Monday, August 19, 2019

Shakespeares Hamlet †The Character Laertes :: GCSE English Literature Coursework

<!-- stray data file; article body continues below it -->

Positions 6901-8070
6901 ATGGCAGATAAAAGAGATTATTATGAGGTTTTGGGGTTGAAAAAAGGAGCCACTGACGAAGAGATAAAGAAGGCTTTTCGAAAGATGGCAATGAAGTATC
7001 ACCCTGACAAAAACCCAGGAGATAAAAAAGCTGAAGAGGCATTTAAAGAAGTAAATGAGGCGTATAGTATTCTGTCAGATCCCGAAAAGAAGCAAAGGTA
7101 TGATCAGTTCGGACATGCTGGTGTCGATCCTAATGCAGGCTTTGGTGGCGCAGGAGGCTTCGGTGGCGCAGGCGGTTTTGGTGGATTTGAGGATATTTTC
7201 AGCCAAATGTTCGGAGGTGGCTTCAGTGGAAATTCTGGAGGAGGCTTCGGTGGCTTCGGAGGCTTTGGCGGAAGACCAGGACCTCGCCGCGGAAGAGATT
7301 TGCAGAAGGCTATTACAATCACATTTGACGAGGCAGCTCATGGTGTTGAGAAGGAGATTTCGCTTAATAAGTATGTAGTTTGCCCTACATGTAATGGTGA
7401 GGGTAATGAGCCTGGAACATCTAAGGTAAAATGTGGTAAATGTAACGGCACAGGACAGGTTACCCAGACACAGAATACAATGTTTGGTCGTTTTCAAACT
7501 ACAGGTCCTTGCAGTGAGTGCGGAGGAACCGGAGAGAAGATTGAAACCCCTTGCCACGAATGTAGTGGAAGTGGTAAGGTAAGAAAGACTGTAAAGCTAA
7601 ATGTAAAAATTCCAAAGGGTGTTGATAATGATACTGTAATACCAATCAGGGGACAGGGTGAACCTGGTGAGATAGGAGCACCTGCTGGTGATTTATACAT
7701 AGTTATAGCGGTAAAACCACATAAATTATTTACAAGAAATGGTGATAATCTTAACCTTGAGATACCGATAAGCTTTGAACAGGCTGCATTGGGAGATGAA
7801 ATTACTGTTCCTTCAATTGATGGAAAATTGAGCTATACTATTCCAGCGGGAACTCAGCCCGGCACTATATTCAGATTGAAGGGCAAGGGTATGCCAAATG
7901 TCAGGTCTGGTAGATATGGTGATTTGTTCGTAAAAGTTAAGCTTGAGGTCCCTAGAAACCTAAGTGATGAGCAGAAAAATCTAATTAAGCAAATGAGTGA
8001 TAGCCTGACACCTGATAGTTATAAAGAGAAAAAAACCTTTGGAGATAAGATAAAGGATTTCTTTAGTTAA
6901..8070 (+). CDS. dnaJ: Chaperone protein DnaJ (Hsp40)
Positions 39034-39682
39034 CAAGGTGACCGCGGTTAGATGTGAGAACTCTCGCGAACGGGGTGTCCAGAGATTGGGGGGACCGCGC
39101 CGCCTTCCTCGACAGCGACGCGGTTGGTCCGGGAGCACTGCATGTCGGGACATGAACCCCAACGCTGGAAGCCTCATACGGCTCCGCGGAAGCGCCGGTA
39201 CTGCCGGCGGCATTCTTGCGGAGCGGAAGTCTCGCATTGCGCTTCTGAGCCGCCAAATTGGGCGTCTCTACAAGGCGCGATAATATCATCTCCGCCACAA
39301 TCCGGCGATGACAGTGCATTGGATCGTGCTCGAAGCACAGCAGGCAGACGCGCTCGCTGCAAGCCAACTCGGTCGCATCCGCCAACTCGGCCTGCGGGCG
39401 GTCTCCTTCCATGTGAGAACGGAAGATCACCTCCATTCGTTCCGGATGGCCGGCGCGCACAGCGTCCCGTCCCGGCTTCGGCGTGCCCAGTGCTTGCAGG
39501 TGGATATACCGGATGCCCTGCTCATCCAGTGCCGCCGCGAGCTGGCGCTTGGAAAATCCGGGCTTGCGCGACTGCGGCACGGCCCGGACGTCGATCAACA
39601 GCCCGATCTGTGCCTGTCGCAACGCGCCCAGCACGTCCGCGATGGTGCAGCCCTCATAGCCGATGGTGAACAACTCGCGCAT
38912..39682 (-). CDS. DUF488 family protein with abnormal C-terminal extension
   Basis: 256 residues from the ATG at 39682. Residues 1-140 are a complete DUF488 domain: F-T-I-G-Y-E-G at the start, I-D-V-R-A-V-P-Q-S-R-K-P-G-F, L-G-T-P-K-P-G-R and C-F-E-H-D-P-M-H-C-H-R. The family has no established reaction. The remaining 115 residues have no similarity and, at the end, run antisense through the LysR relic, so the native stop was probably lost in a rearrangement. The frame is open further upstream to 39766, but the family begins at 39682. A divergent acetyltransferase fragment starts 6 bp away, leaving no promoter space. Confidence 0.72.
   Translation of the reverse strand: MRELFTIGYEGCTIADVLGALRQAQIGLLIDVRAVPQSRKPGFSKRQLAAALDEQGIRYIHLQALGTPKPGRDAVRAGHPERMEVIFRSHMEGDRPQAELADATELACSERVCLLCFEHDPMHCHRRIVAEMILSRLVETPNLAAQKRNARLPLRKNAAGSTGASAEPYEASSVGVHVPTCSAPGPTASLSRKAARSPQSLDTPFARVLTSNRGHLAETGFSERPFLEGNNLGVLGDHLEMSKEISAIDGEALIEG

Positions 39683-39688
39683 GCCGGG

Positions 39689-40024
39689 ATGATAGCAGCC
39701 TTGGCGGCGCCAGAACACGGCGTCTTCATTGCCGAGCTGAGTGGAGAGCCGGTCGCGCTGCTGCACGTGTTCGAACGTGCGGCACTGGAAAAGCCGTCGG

Hamlet – the Character Laertes      Ã‚  Ã‚   In â€Å"The World of Hamlet† Maynard Mack describes the interference of a possessive Polonius in the life of his son, Laertes:    â€Å"The apparel of proclaims the man,† Polonius assures Laertes, cataloging maxims in the young man’s ear as he is about to leave for Paris. Oft, but not always. And so he sends his man Reynaldo to look into Laertes’ life there – even, if need be, to put a false dress of accusation upon his son (â€Å"What forgeries you please†), the better by indirections to find directions out (250).    Mack describes one of the lesser problems in life which Laertes must deal with. The son of Polonius and brother of Ophelia, Shakespeare’s Laertes must suffer the demise of both father and sister during the course of Hamlet. Helen Gardner, by way of overview, compares Laertes to Hamlet and King Claudius in â€Å"Hamlet and the Tragedy of Revenge†:    Hamlet’s agony of mind and indecision are precisely the things which differentiate him from the smooth, swift plotter Claudius, and from the coarse, unthinking Laertes, ready to â€Å"dare damnation† and cut his enemy’s throat in a churchyard. (222)    Laertes makes his appearance in the drama after Marcellus, Barnardo and Horatio have already seen the Ghost and have trifled with it in an effort to prompt it to communicate with them. Horatio and Marcellus exit the ramparts of Elsinore intending to enlist the aid of Hamlet, who is dejected by the â€Å"o’erhasty marriage† to Hamlet I’s wife less than two month’s after the funeral of Hamlet’s father (Gordon 128). After this scene, Laertes is one of many in attendance at a post-coronation social gathering of the court at Elsinore. Laertes, like Fortinbras a rival of Hamlet (Kermode 1138), comes with his father, Polonius, who manipulates both him and his sister (Boklund 122).G. Wilson Knight says, â€Å"Instinctively the creatures of earth—Laertes, Polonius, Ophelia, Rosencrantz and Guildenstern, league themselves with Claudius: they are of his kind† (N. pag.). Claudius insincerely pays tribute to the memory of his own deceased brother, the former king, and then conducts some items of business, for example dispatching Cornelius and Voltemand to Norway to settle the Fortinbras affair. Laertes has meanwhile approached the king, who asks, â€Å"And now, Laertes, what's the news with you? / You told us of some suit; what is't, Laertes?† Laertes responds:

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